As part of its drive to make the region more accepting and aware of neurodiversity, the North East Autism Society will no longer use the popular symbol of autism, an isolated jigsaw puzzle piece, in any of its homes, schools or publications.
Far from being just a fun image to represent the one in every 100 people in the region thought to be autistic, the jigsaw icon was made popular by some British autism organisations and then controversial American charity, Autism Speaks, and can have more sinister undertones.
John Phillipson, Chief Executive Officer of the North East Autism Society, explained.
He said: “Families in the UK, like any of us, take to the internet when it comes to seeking out information, help and guidance for their children. It takes nothing more than a cursory glance on Google after typing in ‘autism’ to see hundreds and hundreds of jigsaw pieces representing clubs, charities and support groups.
“But if you take a minute to think about what it’s actually saying, it’s not entirely positive. That people who are neurodiverse somehow have ‘a bit missing’ or need to the pieces of themselves ‘put back together’ buys into a narrative that autism is in and of itself, negative. We don’t believe that. There are challenges, yes. There are co-existing conditions, yes. But is autism something that makes us broken in need of being reassembled? Absolutely not.”
There is also a concern within the autistic community that using imagery that could be synonymous with infancy or childhood feeds into a now largely obsolete belief that autism is something you grow out of in adulthood.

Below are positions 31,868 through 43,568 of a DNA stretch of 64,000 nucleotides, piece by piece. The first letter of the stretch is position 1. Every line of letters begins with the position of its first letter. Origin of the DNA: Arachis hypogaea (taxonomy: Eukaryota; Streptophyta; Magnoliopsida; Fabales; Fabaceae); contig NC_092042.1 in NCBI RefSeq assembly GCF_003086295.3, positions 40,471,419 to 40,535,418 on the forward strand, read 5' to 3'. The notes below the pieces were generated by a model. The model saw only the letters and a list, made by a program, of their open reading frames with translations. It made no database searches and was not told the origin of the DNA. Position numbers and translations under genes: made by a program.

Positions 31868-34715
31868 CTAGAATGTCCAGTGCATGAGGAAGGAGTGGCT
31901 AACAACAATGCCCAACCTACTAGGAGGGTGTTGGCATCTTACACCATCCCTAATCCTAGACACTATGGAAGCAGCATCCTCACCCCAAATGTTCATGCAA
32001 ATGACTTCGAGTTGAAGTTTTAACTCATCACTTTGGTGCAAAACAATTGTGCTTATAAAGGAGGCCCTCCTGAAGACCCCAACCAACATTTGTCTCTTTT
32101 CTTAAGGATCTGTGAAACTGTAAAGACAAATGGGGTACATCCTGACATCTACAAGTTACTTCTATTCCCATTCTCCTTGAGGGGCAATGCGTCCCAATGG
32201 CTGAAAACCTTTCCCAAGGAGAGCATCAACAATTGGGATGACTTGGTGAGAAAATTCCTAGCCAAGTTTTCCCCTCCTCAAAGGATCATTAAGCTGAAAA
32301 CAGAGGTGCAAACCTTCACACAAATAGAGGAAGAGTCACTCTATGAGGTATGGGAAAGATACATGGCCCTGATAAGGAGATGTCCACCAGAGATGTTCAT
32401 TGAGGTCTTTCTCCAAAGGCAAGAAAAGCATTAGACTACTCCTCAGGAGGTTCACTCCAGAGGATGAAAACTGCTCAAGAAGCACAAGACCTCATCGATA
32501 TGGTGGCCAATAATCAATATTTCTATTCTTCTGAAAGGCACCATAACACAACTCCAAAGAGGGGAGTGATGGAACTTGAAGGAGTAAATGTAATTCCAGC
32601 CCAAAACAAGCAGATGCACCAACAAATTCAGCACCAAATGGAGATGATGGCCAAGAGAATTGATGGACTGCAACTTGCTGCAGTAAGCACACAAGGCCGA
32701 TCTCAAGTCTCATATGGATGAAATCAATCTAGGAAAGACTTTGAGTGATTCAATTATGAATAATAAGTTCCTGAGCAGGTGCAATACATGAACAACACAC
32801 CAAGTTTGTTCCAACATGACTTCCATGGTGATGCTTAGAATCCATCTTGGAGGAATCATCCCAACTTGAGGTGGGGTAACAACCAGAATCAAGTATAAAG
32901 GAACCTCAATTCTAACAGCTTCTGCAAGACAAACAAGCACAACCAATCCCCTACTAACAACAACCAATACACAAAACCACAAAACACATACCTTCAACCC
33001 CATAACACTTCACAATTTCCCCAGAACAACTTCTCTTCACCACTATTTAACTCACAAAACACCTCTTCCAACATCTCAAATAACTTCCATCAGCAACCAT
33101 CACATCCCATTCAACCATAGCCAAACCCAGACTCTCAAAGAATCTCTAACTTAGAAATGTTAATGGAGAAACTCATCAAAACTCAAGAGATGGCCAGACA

Dad Kieran Rose, himself autistic, believes this is a huge stride forward for autistic people in the UK.
“For too long we just go along with what we are told when it comes to autism. And unfortunately some of the biggest and loudest voices are also some of the most damaging. Autism Speaks still uses language around curing autism, like its a disease. If you remove autism from me, or my autistic children, you take away who we are.
“Proactively stepping away from the seemingly harmless jigsaw puzzle imagery is actually a huge stride forward towards acceptance and celebration of autism and all that it brings to the world.”
The move by the North East Autism Society is the latest step in its ‘Going for Gold’ campaign to coincide with Autism Awareness Week in April 2019.
Family Development manager, Kerrie Highcock added: “I don’t think there is a more aspirational colour. The fact athletes compete to walk away with a gold medal means society understands the significance of using gold as a colour equated with autism and neurodiversity.
“This year we won’t be asking for landmarks to be lit up blue. This year we are Going for Gold. We are celebrating autism, autistic people and the incredible people who work to champion autism acceptance.”
The content / story / organisations / people involved in this release have been included entirely because of their relationship with the ongoing work of the North East Autism Society (NEAS).
NEAS is local charity covering the North East of England, it is a distinct charity in its own right. It not connected to any similarly named national organisation.
NEAS provides extensive services at a local level including family support work, schools, adult services, vocational training, residential homes, short break provision, as well as raising awareness of autism and campaigning about and for families affected by or living with autism.
Autism is a neurodevelopmental condition that affects people’s ability to communicate with and relate to others. Problems arising from these difficulties can lead to feelings of exclusion and isolation.